New York Times’ hard-left political reporter Jason Horowitz slimed President Trump’s chief strategist Steve Bannon, based on a second-hand reference in a speech Bannon gave two years ago. The distortion appeared in Sunday’s paper under the bias-on-steroids headline, “Fascists Too Lax for a Philosopher Cited by Bannon.”
Bannon’s actual 2014 speech, to a Vatican City conference, revealed that, media misleading notwithstanding, he’s not wholly on board with European far-right beliefs and actions. Bannon also called Vladimir Putin and his “cronies” an imperialist kleptocracy. But that didn’t stop the Times from attacking one of the mainstream media’s favorite enemies in the Trump White House.
Those trying to divine the roots of Stephen K. Bannon’s dark and at times apocalyptic worldview have repeatedly combed over a speech that Mr. Bannon, President Trump’s ideological guru, made in 2014 to a Vatican conference, where he expounded on Islam, populism and capitalism.
But for all the examination of those remarks, a passing reference by Mr. Bannon to an esoteric Italian philosopher has gone little noticed, except perhaps by scholars and followers of the deeply taboo, Nazi-affiliated thinker, Julius Evola.
“The fact that Bannon even knows Evola is significant,” said Mark Sedgwick, a leading scholar of Traditionalists at Aarhus University in Denmark.
Evola, who died in 1974, wrote on everything from Eastern religions to the metaphysics of sex to alchemy. But he is best known as a leading proponent of Traditionalism, a worldview popular in far-right and alternative religious circles that believes progress and equality are poisonous illusions.
Evola became a darling of Italian Fascists, and Italy’s post-Fascist terrorists of the 1960s and 1970s looked to him as a spiritual and intellectual godfather.
More important for the current American administration, Evola also caught on in the United States with leaders of the alt-right movement, which Mr. Bannon nurtured as the head of Breitbart News and then helped harness for Mr. Trump.
Horowitz even talked to white nationalist Richard Spencer.
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“Julius Evola is one of the most fascinating men of the 20th century,” said Richard Spencer, the white nationalist leader who is a top figure in the alt-right movement, which has attracted white supremacists, racists and anti-immigrant elements.
Horowitz made sure to include Spencer’s thumbs-up for Bannon.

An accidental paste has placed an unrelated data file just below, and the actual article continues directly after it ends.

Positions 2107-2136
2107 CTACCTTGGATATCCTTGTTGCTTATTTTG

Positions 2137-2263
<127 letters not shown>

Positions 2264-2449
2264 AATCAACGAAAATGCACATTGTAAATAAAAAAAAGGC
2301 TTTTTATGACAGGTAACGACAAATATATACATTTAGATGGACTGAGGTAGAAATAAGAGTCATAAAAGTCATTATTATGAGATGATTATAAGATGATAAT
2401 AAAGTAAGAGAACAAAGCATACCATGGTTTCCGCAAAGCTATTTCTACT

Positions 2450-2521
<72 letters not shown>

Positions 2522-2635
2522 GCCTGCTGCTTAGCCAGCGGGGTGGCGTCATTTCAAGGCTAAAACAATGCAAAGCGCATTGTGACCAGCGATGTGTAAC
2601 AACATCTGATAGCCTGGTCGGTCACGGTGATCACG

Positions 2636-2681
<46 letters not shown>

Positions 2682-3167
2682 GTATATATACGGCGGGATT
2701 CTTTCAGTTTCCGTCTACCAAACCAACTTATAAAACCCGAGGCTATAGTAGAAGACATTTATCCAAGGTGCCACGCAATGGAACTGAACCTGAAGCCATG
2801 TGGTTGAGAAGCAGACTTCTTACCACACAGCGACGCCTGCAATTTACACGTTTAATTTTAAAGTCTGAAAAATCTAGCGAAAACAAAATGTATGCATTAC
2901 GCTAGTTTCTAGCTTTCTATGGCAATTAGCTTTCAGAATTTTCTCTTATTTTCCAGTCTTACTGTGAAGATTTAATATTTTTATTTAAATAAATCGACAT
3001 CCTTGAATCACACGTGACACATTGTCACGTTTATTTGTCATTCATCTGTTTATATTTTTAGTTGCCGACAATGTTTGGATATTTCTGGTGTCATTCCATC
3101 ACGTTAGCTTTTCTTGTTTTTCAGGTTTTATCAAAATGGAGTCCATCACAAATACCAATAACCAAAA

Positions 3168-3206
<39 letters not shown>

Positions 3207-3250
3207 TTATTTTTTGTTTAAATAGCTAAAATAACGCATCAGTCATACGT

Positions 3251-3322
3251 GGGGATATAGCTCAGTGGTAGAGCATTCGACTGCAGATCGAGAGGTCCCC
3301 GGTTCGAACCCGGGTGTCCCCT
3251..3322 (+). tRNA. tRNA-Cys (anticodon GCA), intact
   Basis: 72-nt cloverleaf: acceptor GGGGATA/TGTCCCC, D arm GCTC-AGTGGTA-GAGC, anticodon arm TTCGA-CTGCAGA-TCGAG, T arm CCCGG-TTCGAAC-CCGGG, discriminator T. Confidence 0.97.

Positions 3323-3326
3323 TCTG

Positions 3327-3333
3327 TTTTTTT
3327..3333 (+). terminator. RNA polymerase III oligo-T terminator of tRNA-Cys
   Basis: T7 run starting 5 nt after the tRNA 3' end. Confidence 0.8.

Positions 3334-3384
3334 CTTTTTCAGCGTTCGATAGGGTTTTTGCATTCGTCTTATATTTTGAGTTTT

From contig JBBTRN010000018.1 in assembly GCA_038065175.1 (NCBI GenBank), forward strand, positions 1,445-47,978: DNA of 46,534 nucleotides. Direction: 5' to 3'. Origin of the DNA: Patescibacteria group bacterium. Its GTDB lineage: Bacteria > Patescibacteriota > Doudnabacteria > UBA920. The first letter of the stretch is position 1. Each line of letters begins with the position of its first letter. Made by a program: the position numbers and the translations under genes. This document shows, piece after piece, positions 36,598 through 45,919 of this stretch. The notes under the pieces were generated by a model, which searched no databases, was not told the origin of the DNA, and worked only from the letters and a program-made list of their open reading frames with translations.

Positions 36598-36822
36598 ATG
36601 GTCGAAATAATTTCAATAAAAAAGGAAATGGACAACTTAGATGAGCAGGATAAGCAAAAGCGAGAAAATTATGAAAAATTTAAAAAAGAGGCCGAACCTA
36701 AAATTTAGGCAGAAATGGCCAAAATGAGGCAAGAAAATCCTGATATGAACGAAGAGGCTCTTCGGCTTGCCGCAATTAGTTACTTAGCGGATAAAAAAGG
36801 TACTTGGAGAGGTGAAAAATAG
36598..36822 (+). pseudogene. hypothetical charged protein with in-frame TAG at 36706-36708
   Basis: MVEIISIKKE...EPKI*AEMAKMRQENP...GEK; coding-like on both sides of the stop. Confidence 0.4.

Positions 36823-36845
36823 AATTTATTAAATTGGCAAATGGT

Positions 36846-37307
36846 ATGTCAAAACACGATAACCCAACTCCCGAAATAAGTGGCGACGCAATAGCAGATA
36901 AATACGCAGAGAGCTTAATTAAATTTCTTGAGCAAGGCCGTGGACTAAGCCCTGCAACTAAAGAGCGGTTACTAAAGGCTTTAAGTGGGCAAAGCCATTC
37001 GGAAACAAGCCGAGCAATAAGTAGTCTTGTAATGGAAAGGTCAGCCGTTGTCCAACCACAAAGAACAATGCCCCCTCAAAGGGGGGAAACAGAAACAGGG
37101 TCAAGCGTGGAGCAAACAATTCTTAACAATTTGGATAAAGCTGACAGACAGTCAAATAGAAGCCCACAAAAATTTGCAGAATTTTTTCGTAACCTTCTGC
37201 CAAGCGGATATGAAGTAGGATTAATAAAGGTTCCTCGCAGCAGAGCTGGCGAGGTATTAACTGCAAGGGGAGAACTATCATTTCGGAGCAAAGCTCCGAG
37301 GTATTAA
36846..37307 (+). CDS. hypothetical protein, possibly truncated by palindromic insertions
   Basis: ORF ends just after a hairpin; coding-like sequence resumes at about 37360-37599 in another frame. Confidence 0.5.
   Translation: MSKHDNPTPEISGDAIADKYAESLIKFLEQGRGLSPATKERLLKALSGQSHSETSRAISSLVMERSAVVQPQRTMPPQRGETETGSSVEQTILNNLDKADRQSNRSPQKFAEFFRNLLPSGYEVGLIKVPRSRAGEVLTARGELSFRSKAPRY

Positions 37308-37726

Mr. Spencer said “it means a tremendous amount” that Mr. Bannon was aware of Evola and other Traditionalist thinkers.
But some of Horowitz’s context put a damper on the breathless headline.
Mr. Bannon, who did not return a request for comment for this article, is an avid and wide-ranging reader. He has spoken enthusiastically about everything from Sun Tzu’s “The Art of War” to “The Fourth Turning” by William Strauss and Neil Howe, which sees history in cycles of cataclysmic and order-obliterating change. His awareness of and reference to Evola in itself only reflects that reading. But some on the alt-right consider Mr. Bannon a door through which Evola’s ideas of a hierarchical society run by a spiritually superior caste can enter in a period of crisis.
A March article titled “An Establishment Conservative’s Guide to the Alt-Right” in Breitbart, the website then run by Mr. Bannon, included Evola as one of the thinkers in whose writings the “origins of the alternative right” could be found.
The article was co-written by Milo Yiannopoulos, the right-wing provocateur who is wildly popular with conservatives on college campuses. Mr. Trump recently defended Mr. Yiannopoulos as a symbol of free speech after demonstrators violently protested his planned speech at the University of California, Berkeley.
The article celebrated the youthful internet trolls who give the alt-right movement its energy and who, motivated by a common and questionable sense of humor, use anti-Semitic and racially charged memes “in typically juvenile but undeniably hysterical fashion.”
Evola eventually broke with Mussolini and the Italian Fascists because he considered them overly tame and corrupted by compromise. Instead he preferred the Nazi SS officers, seeing in them something closer to a mythic ideal. They also shared his anti-Semitism.
John Fund at National Review slammed the Times’ smear, and also pondered where such interest in “the powers behind the curtain” were during the eight years of the Obama administration: “It wasn’t until four years after the passage of Obamacare that a journalist reported on just how powerful White House counselor Valerie Jarrett had been in its flawed implementation. Liberal writer Steven Brill wrote a 2015 book, America’s Bitter Pill, in which he slammed “incompetence in the White House” for the catastrophic launch of Obamacare..... Would that Jarrett had received as much media scrutiny of her role in eight years under Obama as Bannon has in less than four weeks.”
And it’s not the first time the Times has committed an exhaustive cherry-picking in order to smear a right-of-center movement with slurs via obscure personalities, like David Leonhardt’s “clueless” review of Brian Doherty’s book on libertarianism in 2007.